When people are suspected of committing a serious crime, police will sometimes interrogate them in the hopes of getting them to confess. A major problem with this is that some people will end up falsely confessing even though they are innocent.
False confessions may be elicited by law enforcement officers using the Reid Technique. This method is highly coercive and is designed to prompt people into confessing. Because of how effective it is, police are told to only use it if they are very certain the person being questioned is actually guilty, but law enforcement sometimes use it even when they are not.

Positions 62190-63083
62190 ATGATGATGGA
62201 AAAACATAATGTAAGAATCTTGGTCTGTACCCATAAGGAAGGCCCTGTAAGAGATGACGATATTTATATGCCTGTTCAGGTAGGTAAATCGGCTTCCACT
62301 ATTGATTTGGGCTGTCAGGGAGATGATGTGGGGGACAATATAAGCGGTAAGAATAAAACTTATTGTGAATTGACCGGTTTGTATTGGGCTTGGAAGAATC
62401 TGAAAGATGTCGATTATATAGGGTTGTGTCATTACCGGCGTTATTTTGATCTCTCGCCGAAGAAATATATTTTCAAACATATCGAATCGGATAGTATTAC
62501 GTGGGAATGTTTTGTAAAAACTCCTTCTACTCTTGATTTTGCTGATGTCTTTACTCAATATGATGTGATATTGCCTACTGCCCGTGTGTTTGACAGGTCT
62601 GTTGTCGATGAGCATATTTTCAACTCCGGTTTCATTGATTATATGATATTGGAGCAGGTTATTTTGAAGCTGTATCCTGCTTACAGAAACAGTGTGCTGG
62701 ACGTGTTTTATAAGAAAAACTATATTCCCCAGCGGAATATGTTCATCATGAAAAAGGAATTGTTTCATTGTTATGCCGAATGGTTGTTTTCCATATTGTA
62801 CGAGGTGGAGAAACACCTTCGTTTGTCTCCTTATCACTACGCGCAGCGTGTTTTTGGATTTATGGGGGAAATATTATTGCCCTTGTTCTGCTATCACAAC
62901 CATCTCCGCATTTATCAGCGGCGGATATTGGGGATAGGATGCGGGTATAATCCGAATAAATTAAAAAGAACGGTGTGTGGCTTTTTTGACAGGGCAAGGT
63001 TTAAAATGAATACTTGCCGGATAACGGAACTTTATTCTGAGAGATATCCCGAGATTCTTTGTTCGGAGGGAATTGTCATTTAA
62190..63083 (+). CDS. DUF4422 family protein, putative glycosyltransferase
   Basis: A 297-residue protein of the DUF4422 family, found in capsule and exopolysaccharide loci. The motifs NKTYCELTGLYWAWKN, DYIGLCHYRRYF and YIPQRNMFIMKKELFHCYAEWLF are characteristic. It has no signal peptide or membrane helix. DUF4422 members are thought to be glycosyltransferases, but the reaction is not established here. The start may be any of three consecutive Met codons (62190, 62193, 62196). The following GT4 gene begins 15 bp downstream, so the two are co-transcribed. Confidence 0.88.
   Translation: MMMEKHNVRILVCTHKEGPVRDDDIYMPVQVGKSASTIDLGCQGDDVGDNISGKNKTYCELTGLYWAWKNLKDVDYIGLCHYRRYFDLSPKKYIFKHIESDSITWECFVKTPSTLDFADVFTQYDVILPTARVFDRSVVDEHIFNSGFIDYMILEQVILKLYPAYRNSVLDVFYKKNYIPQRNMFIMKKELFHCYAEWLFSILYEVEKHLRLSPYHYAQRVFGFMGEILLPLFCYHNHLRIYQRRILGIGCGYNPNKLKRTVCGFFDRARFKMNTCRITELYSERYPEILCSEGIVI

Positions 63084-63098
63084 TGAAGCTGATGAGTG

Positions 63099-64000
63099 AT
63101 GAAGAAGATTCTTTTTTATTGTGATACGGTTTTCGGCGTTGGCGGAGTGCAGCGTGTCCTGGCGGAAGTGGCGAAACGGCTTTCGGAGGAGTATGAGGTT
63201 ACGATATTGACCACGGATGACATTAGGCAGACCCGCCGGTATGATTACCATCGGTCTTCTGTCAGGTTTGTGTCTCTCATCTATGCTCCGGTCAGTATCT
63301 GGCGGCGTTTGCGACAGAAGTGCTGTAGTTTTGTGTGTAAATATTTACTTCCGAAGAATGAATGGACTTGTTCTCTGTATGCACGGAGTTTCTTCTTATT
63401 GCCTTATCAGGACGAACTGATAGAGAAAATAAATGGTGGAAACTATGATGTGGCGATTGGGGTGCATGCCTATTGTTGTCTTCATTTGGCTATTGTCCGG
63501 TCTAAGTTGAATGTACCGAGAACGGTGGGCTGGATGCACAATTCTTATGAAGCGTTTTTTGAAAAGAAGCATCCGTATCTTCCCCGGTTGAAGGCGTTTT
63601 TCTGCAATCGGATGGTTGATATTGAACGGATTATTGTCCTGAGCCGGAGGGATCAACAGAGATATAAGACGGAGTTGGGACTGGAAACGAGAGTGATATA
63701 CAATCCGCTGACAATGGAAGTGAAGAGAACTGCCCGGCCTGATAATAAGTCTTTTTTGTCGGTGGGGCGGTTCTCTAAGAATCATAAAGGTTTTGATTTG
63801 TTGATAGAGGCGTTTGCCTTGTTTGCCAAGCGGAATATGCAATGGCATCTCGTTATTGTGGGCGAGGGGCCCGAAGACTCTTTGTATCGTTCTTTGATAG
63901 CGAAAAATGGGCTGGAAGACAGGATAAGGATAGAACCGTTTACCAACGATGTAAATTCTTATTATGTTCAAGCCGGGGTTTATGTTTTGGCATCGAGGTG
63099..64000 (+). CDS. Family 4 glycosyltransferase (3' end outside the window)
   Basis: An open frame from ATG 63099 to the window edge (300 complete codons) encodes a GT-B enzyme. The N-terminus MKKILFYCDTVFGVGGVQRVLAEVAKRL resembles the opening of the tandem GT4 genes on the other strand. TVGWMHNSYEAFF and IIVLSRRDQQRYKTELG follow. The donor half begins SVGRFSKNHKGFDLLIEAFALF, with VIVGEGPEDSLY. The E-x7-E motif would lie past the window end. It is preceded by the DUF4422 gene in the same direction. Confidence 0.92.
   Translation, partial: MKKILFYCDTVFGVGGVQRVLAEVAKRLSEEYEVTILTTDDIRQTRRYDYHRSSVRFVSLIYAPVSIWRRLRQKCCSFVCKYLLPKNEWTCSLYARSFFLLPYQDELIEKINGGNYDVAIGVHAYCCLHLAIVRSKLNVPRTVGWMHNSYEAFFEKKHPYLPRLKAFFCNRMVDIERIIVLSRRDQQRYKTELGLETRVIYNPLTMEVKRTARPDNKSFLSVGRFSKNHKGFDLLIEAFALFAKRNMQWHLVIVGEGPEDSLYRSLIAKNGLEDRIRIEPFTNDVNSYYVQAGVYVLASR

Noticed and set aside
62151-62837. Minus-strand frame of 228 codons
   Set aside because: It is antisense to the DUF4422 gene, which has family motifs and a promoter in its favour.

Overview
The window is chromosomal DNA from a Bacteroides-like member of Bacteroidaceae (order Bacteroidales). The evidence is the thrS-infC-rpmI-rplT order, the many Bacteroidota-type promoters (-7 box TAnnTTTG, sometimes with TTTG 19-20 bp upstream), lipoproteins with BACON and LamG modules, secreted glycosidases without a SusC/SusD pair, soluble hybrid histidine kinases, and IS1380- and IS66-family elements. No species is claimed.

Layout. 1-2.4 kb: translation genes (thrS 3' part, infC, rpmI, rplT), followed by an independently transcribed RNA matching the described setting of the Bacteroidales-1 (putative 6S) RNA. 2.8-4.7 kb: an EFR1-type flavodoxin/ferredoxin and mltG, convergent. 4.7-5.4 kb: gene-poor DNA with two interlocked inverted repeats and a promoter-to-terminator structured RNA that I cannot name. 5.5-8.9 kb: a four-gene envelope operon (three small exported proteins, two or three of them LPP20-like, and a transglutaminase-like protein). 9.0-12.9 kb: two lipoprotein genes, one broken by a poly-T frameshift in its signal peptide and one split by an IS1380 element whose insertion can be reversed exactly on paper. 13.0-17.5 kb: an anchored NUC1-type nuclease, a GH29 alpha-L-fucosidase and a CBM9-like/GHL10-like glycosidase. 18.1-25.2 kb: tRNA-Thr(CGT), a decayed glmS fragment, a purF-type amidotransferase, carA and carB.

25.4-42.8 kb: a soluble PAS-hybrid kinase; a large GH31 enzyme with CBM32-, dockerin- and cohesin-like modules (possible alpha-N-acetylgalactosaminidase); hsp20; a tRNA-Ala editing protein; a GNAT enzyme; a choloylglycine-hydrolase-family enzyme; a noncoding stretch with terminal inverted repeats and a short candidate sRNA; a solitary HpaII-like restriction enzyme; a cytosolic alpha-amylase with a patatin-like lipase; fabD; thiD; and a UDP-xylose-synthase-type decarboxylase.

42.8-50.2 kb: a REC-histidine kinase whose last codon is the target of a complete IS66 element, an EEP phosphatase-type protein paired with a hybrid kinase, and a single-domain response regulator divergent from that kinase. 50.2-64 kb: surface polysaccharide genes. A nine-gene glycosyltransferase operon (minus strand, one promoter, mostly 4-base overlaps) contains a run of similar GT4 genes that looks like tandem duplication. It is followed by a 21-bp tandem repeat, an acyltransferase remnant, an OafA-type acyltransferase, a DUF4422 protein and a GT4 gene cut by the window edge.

People who have lower IQs are very susceptible to making false confessions. In many cases, they may become confused and believe that if they just confess, they will be allowed to return to whatever they were doing. Interrogations may last for hours and gradually break down the suspect's will as the time passes. There are false confession experts who are able to review interrogation evidence in order to determine if the confession appears coerced and false. In some cases, defense attorneys may hire these experts to testify in trials if they believe their clients falsely confessed.
All people who are suspected of crimes have constitutional rights that they need to know. People have the right to remain silent. If they instead agree to be questioned, law enforcement officers can use any statement they make against them. If they say that they are invoking their right to remain silent and request a lawyer, all questioning must stop. Those who are being investigated for serious crimes may want to get help from a criminal defense attorney even before charges are filed.